China and 15 countries sign world’s largest trade deal

QEleven countries in Asia and the Pacific signed a major trade deal, promoted by China, on Sunday at the closing of a virtual ASEAN summit that began on Thursday.

This Regional Comprehensive Economic Partnership (RCEP) is becoming the world’s largest trade agreement in terms of Gross Domestic Product, analysts say, and will affect more than 2 billion people.

It aims to create a gigantic free trade area between the 10 ASEAN states (Indonesia, Thailand, Singapore, Malaysia, Philippines, Vietnam, Burma, Cambodia, Laos and Brunei), China, Japan, South Korea. South, Australia and New Zealand.

“I am pleased that after eight years of complex negotiations, we can officially end the RCEP negotiations today,” said Vietnamese Prime Minister Nguyen Xuan Phuc, whose country holds the rotating presidency of ASEAN.

This pact, the idea of ​​which dates back to 2012, is seen as the Chinese response to an American initiative that has now been abandoned.

It “consolidates China’s broader regional geopolitical ambitions around the” New Silk Roads “(” Belt and Road Initiative “in English), analyzes Alexander Capri, professor at the Business School of the National University of Singapore.

“It is in a way a complementary element” of this flagship instrument of Beijing’s strategy of influence on the world.

“In the current global circumstances, the fact that the RCEP was signed after eight years of negotiations brings a ray of light and hope amid the clouds,” Chinese Premier Li Keqiang said after the virtual signing.

A success for Beijing

“This clearly shows that multilateralism is the right way and represents the right direction of the world economy and the progress of mankind,” he added.

The RCEP, whose members represent 30% of global GDP, will be “a major step in the liberalization of trade and investment” in the region, said Rajiv Biswas, chief economist for Asia and the Pacific of the consultant. IHS Markit.

The signing of this agreement comes in a context of severe economic crisis due to the Covid-19 epidemic for the ten members of the Association of Southeast Asian Nations (ASEAN).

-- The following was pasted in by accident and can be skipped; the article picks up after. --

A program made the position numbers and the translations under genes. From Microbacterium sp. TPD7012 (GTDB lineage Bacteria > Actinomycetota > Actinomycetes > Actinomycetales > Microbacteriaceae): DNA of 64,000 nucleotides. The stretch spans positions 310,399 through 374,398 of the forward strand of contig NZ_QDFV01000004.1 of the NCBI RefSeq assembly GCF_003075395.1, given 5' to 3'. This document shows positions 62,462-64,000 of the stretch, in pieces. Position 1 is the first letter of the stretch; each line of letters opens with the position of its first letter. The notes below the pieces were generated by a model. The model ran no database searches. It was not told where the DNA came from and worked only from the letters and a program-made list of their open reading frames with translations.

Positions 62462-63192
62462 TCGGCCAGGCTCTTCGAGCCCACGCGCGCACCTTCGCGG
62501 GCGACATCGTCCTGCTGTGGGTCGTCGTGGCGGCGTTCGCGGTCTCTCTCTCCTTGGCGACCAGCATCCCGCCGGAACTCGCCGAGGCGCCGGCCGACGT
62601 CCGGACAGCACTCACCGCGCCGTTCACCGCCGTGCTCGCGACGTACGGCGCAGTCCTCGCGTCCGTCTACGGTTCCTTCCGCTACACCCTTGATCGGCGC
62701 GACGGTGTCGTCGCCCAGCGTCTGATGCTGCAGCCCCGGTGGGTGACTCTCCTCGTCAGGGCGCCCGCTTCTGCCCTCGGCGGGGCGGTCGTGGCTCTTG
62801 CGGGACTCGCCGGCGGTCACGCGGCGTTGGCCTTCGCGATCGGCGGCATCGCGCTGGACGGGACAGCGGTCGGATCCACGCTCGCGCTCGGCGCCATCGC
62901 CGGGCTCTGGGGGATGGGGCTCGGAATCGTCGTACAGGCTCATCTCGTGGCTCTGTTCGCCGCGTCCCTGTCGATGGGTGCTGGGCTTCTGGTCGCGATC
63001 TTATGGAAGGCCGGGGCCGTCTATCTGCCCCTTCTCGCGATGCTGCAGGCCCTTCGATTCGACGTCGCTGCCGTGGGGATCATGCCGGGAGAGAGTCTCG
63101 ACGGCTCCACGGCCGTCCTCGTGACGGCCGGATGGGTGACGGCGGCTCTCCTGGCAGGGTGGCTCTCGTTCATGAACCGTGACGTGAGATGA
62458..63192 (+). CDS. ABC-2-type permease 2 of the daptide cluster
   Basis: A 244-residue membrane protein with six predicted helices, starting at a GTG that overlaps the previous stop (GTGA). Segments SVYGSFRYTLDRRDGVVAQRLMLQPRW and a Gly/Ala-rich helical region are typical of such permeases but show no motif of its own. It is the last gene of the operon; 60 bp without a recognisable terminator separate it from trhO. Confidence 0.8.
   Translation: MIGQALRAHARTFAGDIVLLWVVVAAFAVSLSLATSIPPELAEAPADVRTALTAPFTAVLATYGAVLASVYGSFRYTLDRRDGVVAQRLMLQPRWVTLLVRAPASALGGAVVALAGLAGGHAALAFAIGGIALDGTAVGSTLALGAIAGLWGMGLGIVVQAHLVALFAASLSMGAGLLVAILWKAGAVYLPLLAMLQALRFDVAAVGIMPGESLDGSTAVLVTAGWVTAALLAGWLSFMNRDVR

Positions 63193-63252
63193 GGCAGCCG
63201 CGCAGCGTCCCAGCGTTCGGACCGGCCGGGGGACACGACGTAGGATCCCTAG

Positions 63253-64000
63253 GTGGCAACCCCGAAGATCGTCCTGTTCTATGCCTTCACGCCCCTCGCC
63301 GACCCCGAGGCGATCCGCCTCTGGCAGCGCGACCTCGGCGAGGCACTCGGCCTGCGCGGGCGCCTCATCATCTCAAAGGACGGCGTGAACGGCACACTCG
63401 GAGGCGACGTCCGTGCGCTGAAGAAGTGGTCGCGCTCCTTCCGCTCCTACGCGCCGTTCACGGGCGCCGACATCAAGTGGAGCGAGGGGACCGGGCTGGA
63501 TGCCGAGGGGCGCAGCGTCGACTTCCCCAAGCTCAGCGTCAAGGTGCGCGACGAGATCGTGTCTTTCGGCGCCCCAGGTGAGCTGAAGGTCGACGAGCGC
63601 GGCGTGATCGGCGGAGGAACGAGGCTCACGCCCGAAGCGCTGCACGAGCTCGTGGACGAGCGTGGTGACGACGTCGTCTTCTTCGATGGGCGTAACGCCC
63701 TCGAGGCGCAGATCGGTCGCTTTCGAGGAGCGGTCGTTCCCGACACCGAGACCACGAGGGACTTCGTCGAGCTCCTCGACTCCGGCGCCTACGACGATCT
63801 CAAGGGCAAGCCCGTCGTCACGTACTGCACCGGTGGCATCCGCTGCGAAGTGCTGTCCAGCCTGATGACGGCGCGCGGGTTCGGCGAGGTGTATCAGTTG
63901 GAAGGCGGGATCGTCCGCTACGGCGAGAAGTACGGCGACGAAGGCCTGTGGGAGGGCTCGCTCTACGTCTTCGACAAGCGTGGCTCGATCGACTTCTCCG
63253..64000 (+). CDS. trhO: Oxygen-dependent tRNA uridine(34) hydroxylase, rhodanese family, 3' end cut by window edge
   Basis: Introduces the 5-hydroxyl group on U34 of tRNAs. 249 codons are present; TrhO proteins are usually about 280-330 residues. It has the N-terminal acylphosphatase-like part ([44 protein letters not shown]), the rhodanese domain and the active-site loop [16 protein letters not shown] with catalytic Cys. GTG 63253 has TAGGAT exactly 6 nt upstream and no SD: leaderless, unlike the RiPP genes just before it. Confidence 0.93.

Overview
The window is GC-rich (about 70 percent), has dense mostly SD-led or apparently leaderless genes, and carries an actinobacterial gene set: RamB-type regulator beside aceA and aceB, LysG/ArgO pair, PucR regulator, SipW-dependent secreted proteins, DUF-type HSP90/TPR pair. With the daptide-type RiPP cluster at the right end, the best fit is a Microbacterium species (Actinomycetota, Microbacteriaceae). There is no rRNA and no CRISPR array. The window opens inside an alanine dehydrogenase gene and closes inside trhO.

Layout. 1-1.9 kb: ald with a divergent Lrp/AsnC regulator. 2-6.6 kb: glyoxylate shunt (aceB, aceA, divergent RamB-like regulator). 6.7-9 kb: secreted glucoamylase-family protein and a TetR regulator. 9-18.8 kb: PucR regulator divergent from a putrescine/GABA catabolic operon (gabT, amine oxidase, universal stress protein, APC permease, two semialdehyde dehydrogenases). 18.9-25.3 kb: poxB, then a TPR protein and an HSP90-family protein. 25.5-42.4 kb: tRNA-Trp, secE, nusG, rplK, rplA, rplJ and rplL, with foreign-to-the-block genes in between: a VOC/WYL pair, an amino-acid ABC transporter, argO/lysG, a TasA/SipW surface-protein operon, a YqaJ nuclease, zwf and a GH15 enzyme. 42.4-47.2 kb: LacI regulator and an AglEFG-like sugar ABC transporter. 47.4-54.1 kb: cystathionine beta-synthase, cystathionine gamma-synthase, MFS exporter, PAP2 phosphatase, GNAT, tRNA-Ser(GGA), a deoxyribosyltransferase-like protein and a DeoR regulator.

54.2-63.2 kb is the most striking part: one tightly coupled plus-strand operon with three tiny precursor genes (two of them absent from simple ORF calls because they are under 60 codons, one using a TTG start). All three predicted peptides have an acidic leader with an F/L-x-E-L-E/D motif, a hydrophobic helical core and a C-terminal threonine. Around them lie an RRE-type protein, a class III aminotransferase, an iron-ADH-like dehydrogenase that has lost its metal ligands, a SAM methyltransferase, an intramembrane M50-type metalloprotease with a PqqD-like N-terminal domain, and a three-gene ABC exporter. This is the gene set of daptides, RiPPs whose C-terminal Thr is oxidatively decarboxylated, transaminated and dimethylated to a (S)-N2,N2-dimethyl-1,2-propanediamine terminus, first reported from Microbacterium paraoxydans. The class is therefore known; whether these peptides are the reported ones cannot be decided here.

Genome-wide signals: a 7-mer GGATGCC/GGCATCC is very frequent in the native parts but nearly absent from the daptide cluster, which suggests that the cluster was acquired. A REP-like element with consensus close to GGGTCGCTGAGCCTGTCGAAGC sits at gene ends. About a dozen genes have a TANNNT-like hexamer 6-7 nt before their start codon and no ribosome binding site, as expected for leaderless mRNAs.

They have high hopes for this agreement, which should allow them to boost their economies by making their products cheaper to export, and by making life easier for their companies through the harmonization of procedures.

But many signatories are still battling the coronavirus and are hoping RCEP will help them ease the cost of the pandemic, which has put a huge drag on their savings.

Indonesia recently entered its first recession in two decades, while the Philippine economy contracted 11.5% year-on-year in the third quarter of 2020.

“The Covid has reminded the region why trade matters and governments are more keen than ever for positive economic growth,” said Deborah Elms, executive director of the Asian Trade Center, a consultancy based in Singapore.

India, the big absent

The agreement also includes intellectual property, but excludes everything relating to the protection of workers and the environment.

India was also due to join this unprecedented trade pact but decided last year to withdraw from it for fear of seeing cheap Chinese products invade its market. New Delhi, however, has the option of joining this agreement later.

This trade pact is also widely seen as the way for China to expand its influence in the region and determine the rules, after years of passivity on the part of the United States during the presidency of Donald Trump.

In January 2017, the latter had withdrawn his country from the major competing project, the Trans-Pacific Free Trade Treaty (TPP), promoted by his Democratic predecessor Barack Obama.

President-elect Joe Biden could nevertheless be more involved in the region, like Barack Obama, judge Alexander Capri.

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